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Birth Stories

“My calls for help were overlooked.” The reality of accessing postnatal mental health services, Melinda’s story.

Melinda and her family, after struggling with postnatal mental health.

Here I was, a content yet waddling and mildly tired (nearly) 42-week pregnant women. I had a trouble free and relaxed pregnancy, with a nicely growing baby. I remember attending a planned ‘post-dates’ appointment at 41 weeks and 3 days. I remember this so vividly because I recall saying to the midwife that I could happily plod along for another 2 weeks. Although I felt slow and only a little tired, I felt healthy, content and had big trust in my body to birth whenever it was ready. 


Fast forward to two days later where I was feeling the pressure to have my waters broken and be induced. My gut and intuition were vehemently saying no but I ended up following through. The product of this saw me contracting naturally and on the syntocinon drip. Our baby’s heart rate skyrocketed and then plummeted numerous times which then lead to an emergency c-section. 

I was at home sitting in my loungeroom less than 48 hours after giving birth and from that moment on I knew something wasn’t right. I was assured by my case midwife that this was normal as our hormones are changing and adjusting to life with our baby on the outside. Days went by and I felt like I was in a complete time warp, I struggled to grasp onto reality and while I was able to function and look after my daughter, I felt like I was falling into a deep hole. I was aware of postnatal depression and reached out to my case midwife and community nurse. Due to the demands on the hospital system, I was being constantly nudged to be discharged off the midwife program. I succumbed to the pressure and agreed to be discharged. With the increasing demands of a newborn and limited access to family support I was continuing to fall. I continued to reach out. I continued to ask family to come and stay, when possible. I spoke to the community nurse about how I was feeling, to my GP and organised a Mental Health Care Plan. I had a psychologist on board and was having regular phone appointments. During out of business hours I was calling Beyond Blue and the Australian Breastfeeding Association for additional support. I became a client of Tresillian’s and also called PANDA & Gidget but was unfortunately met with answering machines. 


I was doing ‘all the right things’ and yet my calls for help were being overlooked. Things continued to spiral, and I lost the ability to sleep. On the first occasion, I had only managed to receive 3-4 hours’ sleep within a 48-hour period. I was significantly unwell and presented to my local hospital due to my frail situation. I was seen immediately and was given medication to help me sleep. Unfortunately, this medication wasn’t right for me and sent my nervous system and mental health into a deeper spiral. In the week and a half that followed I presented to the hospital (my local hospital and larger hospital which is 30 mins away) at least 4 times, with one of those times being in an ambulance. Unfortunately, the medical professionals didn’t take my pleas seriously and because I wasn’t suicidal sent me home again. On the first presentation to the larger regional hospital I was met by a young emergency registrar who said to me “What do you expect us to do, it is 4am in the morning. All our mental health care team are gone. We can’t do anything for you.” This statement that was presented to me, left my heart shattered. I thought to myself ‘I am in crisis! Our hospital system should be here for us whenever we need it.’ I was sent home again after this presentation and told to access all the services I had been accessing and to seek family support. My family were doing as much as they could humanly do, but my condition was well out of their control.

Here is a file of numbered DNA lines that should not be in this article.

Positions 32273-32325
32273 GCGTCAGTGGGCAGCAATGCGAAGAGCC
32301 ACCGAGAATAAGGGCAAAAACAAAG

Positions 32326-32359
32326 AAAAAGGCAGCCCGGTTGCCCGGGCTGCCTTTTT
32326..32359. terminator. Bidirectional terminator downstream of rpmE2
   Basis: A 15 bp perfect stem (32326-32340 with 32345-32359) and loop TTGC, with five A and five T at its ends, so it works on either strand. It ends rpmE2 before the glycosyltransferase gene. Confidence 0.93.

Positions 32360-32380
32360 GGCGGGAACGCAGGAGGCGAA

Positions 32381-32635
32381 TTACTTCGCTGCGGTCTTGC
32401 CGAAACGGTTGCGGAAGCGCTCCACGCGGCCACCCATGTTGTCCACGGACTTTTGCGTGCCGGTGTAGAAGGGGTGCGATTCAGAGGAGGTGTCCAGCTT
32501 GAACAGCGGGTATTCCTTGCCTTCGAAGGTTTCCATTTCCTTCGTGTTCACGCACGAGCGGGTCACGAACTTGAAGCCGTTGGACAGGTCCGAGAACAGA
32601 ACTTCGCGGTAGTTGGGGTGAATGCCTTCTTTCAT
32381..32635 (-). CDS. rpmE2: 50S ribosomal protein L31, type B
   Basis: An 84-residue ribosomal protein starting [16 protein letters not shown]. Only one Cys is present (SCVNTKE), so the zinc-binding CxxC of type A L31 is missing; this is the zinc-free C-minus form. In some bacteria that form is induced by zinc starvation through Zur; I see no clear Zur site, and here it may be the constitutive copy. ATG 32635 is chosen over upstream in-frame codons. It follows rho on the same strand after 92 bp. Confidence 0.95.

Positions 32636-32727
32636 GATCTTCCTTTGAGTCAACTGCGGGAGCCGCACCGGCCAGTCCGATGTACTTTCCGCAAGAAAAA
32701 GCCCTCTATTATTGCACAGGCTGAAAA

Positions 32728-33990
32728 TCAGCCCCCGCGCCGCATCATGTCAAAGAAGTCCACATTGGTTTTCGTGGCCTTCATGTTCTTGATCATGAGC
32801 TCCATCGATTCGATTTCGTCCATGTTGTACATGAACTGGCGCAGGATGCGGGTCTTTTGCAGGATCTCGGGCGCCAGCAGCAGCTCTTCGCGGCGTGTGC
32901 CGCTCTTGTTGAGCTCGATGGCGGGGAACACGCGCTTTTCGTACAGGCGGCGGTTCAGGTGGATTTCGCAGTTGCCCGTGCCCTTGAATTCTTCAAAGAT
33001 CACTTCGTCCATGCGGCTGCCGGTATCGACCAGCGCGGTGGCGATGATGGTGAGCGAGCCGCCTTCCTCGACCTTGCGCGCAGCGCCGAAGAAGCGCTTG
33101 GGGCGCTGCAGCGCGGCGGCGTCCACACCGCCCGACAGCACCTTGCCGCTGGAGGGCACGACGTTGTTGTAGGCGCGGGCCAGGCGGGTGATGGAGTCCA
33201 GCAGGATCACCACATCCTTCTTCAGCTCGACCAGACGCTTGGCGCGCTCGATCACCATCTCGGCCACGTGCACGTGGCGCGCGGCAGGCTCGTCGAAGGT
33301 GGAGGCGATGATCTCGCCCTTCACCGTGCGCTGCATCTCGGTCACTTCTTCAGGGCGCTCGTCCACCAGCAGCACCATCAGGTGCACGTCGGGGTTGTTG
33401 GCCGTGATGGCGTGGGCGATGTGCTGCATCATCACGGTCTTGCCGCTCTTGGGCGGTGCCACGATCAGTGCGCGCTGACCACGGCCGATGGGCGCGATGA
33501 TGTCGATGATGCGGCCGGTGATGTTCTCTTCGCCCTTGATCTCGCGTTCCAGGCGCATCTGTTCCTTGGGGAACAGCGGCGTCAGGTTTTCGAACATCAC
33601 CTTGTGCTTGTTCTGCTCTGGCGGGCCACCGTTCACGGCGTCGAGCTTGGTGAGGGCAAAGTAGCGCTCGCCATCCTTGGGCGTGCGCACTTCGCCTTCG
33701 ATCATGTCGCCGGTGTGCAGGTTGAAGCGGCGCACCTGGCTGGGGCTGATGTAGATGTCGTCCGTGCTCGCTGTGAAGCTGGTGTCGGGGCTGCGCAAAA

Knowing that the hospital and medical system couldn’t provide further support, the external services which I had been seeking was no longer helping and knowing that my condition was out of control, sent me on a path to 72 hours of no sleep and the beginning of postpartum psychosis. I was frightened, and I was 12-24hrs away from committing suicide. I had no choice but to go back to hospital. It was the last place I wanted to go, but nowhere seemed safe to me anymore. I pleaded with the hospital staff not to send me home. I was FINALLY listened to. I remained in my local hospital for the entire day and then had family drive me 30mins to the larger hospital nearby where I was finally seen by the mental health care team. That was the beginning of my recovery. Thank goodness for the staff in the mental health unit for their reassurance and genuine care. 

During my time of critical need, I was continually asking both hospital staff, Beyond Blue, my GP and Tresillian about a Mother and Baby Unit (MBU) that I could be referred to or seen to for acute care. I was repeatedly told that there was nothing or no one in this area that could help. Knowing this, contributed to the decline in my condition. I knew there was no one who would deeply understand my condition and have the right services or tools to assist in my recovery. I have never felt so alone and helpless. 


Since recovering, I have been fiercely advocating for improved perinatal services, funding and education for women in rural, regional and remote NSW. There is a lot to be learned from my experience as there is for other rural, regional and remote women’s stories. Yet, increasing awareness and reducing the stigma is not enough. It is about timely action, investment and understanding. I am committed to ensuring my story is MORE than just a story and is witness to critical change.

If you or a love one need support, there is help available.

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